MONSEY, New York -- Five people were stabbed Saturday night at a rabbi's home in Monsey, New York, and a suspect was later arrested in New York City, police said. Gov. Andrew Cuomo called the attack an act of "domestic terrorism."
Ramapo Police Chief Brad Weidel said a man armed with a blade attacked around 10 p.m., on the seventh night of Hanukkah. The attacker was arrested by the New York City police department nearly two hours later in the Harlem section of Manhattan, NBC New York reported.
The suspect was identified as identified as 37-year-old Grafton Thomas by Ramapo Police Sunday.
Weidel said the victims were taken to two hospitals in the area. Their conditions were not released.
The suspect was caught in a car after license plate readers in Harlem and the George Washington Bridge were able to locate him, a senior law enforcement official told NBC News. Investigators requested a search warrant for the vehicle in an effort to determine whether the weapon was inside.
Thomas was arraigned on Sunday and charged with five counts of attempted murder and one count of burglary, NBC New York reports. He pleaded not guilty and a partial cash bail was set at $5 million.
Michael Specht, supervisor of the town of Ramapo, which provides government services to Monsey, said the attack took place during a Hanukkah celebration at the home of Rabbi Chaim L. Rottenberg, next to a synagogue. Monsey is an enclave of ultra-Orthodox Jews about 35 miles from New York City.
At least one of the victims was "seriously hurt," he said.
Chabad.org, the website of the Chabad-Lubavitch Hasidic movement, published details that the organization's spokesman, Rabbi Motti Seligson, said are based on witnesses and other sources.
The site reported the suspect was wearing a scarf over his face and, after stabbing five and being chased from the home, tried to get into the synagogue but was blocked by people inside who had barricaded the door. The victims, according to the organization, were Hasidic Jews.
Cuomo visited Rabbi Rottenberg early Sunday before meeting with Jewish leaders in Monsey.
“This is an intolerant time in our country,” he said to reporters outside the rabbi's home on Sunday morning. “We see anger, we see hatred exploding.”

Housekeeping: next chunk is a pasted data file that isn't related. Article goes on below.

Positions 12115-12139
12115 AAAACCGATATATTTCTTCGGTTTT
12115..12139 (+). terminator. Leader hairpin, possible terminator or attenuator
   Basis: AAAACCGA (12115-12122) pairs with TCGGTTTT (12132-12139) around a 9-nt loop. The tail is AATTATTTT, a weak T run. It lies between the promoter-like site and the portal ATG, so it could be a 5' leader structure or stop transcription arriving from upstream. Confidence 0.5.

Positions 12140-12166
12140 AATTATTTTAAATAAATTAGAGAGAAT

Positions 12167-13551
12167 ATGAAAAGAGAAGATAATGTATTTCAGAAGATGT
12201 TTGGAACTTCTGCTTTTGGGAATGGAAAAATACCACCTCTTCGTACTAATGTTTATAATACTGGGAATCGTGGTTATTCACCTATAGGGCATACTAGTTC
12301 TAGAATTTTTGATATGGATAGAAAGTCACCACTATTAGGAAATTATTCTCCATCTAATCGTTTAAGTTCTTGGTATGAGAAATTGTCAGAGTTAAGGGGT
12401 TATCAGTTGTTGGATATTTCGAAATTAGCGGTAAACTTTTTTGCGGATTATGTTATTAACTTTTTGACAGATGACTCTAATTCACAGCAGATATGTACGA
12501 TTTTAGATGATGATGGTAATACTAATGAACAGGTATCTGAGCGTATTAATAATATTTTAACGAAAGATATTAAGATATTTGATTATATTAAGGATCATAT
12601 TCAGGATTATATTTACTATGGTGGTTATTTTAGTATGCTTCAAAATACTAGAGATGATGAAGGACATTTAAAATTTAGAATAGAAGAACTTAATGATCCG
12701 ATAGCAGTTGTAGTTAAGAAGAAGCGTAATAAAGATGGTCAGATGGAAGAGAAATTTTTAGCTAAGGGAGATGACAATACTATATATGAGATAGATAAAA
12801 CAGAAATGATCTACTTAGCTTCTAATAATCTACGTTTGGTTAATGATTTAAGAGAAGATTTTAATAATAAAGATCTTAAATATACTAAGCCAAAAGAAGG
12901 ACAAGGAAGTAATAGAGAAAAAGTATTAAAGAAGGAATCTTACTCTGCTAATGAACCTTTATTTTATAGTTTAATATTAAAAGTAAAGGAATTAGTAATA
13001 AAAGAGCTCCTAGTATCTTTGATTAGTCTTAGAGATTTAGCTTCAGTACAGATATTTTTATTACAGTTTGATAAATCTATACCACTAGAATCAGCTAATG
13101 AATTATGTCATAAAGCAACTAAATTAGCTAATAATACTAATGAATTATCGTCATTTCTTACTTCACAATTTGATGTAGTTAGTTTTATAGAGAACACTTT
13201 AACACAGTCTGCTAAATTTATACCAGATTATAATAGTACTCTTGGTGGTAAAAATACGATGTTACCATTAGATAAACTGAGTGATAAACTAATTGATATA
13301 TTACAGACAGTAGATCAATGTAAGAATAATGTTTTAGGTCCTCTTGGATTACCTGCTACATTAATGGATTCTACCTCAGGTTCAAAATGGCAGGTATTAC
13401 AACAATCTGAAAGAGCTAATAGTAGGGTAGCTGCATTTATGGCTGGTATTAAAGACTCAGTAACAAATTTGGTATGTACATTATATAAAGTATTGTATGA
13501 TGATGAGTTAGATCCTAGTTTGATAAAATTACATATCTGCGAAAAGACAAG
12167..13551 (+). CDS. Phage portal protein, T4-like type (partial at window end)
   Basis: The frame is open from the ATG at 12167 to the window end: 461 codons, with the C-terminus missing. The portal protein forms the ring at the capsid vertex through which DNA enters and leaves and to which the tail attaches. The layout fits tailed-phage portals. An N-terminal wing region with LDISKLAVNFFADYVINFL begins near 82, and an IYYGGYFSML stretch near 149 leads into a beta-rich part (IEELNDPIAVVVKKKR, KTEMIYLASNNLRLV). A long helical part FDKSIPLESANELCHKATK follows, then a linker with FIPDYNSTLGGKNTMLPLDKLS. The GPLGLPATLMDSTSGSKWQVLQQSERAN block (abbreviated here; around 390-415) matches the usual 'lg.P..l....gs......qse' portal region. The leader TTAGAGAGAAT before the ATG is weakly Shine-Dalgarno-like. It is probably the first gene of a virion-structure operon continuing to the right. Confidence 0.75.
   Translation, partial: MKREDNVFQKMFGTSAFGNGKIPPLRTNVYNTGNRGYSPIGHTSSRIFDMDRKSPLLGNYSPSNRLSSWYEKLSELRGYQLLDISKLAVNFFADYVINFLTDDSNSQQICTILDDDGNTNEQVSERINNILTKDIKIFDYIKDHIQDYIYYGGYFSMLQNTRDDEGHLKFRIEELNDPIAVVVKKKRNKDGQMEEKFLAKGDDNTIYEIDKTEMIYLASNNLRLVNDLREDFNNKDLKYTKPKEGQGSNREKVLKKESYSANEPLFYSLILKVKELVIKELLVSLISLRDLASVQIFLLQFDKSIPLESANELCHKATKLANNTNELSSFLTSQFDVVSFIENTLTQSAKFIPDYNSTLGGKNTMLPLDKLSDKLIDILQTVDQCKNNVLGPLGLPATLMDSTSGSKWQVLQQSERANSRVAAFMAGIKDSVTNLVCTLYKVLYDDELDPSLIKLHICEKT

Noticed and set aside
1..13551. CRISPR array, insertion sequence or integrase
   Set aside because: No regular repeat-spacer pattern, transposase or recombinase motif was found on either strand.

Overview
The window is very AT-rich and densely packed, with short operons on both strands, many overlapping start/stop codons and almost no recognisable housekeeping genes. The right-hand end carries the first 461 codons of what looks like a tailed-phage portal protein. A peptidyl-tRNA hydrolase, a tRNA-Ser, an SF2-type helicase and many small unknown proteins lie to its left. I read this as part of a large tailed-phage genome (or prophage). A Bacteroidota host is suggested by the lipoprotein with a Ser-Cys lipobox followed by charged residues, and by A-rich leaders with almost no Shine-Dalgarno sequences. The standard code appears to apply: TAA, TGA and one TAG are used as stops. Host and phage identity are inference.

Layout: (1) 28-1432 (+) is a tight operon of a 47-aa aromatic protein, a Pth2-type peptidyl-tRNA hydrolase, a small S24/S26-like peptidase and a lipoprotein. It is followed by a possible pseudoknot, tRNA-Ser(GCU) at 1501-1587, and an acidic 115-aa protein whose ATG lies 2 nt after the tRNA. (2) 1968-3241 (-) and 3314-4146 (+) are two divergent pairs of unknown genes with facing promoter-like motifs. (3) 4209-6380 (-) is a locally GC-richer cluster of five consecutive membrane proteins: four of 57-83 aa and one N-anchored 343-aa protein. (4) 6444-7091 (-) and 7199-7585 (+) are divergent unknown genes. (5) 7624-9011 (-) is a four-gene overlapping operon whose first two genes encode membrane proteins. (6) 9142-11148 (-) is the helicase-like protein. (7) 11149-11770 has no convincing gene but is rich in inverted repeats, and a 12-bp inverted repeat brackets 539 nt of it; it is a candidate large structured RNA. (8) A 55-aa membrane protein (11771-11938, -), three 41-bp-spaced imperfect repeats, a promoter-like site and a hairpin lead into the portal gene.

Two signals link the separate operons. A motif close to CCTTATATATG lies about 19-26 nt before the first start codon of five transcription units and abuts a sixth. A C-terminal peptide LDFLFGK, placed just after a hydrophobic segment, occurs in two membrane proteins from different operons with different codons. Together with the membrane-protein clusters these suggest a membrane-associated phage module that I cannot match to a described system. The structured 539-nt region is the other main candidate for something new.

He added: “It is an American cancer on the body politic.”
He said he thought the crime was an act of domestic terrorism and expected it to be prosecuted that way.
The violence comes after at least eight attacks this month on Jewish people in New York City.
Jonathan Greenblatt, CEO of the Anti-Defamation League, said on Twitter late Saturday that "after the hateful assaults we saw this past week in Brooklyn and Manhattan, it is heart-wrenching to see the holiday of Hanukkah violated yet again."
"We need authorities to provide increased protection NOW and ensure that the full force of the law is brought down on those who perpetrate such horrific crimes," he added.
The Guardian Angels, a private, unarmed crime-prevention group, said earlier Saturday that it would start patrolling New York City's Brooklyn borough on Sunday due to the recent attacks. The NYPD said Friday that it will step up patrols in high-profile Jewish neighborhoods.
"Last night’s attack in Monsey, Rockland County was a despicable display of hate," NYPD Chief of Departments Terence Monahan said Sunday. "NYPD cops, like those who apprehended the suspect in Harlem, are protecting NYC’s Jewish community."
There have been a spate of attacks on Jews across the nation since late 2018. On Oct. 27 of that year a man opened fire at the Tree of Life synagogue in Pittsburgh, killing 11.
More recently, on Dec. 10, a couple opened fire at a kosher market in Jersey City, New Jersey, killing a police officer and three people who had been inside. The shooters were killed in the exchange of gunfire with law enforcement.
Bernice King, CEO of the nonprofit King Center and daughter of Martin Luther King Jr. and Coretta Scott King, described Saturday night's attack as being "against a people and a promise."
"I am praying for our Jewish family members and I encourage us all to refuse to adjust to anti-Semitic stereotypes and to rhetoric/language that dehumanizes," she said on Twitter. "We can’t pretend that hate is dormant."
New York City Comptroller Scott M. Stringer tweeted that the attack was "heartbreaking and horrifying."
"Being Jewish should not mean living in fear," he said. "We must redouble our efforts to keep our community safe in the face of rising anti-Semitism."
Ed Day, the executive of Rockland County, where the attacks occurred, tweeted that he had confidence local law enforcement would find whoever did it.
"Law enforcement in Rockland will leave no stone unturned as they bring those guilty of this crime to swift and severe justice," he said.
Letitia James, the attorney general of the state of New York, tweeted late Saturday that she was "deeply disturbed by the situation unfolding in Monsey, New York tonight."
"There is zero tolerance for acts of hate of any kind and we will continue to monitor this horrific situation," she said.
"I stand with the Jewish community tonight and every night."
President Reuven Rivlin of Israel also condemned the attack, saying on Twitter that a collective effort is needed to stop future incidents.
“Shocked and outraged by the terrible attack in #NY and praying for the recovery of those injured. #Antisemitism is not just a #Jewish problem, and certainly not just the State of #Israel's problem," he said.
“We must work together to confront this rising evil, which is a real global threat."
Sen. Chuck Schumer, D-N.Y., called the attack an act of "pure evil" on Twitter Sunday.
"The cascade in anti-Semitic attacks is outrageous throughout metropolitan New York and America, and must not be tolerated," Schumer said. "We need a thorough federal investigation of this specific attack and all of the recent attacks."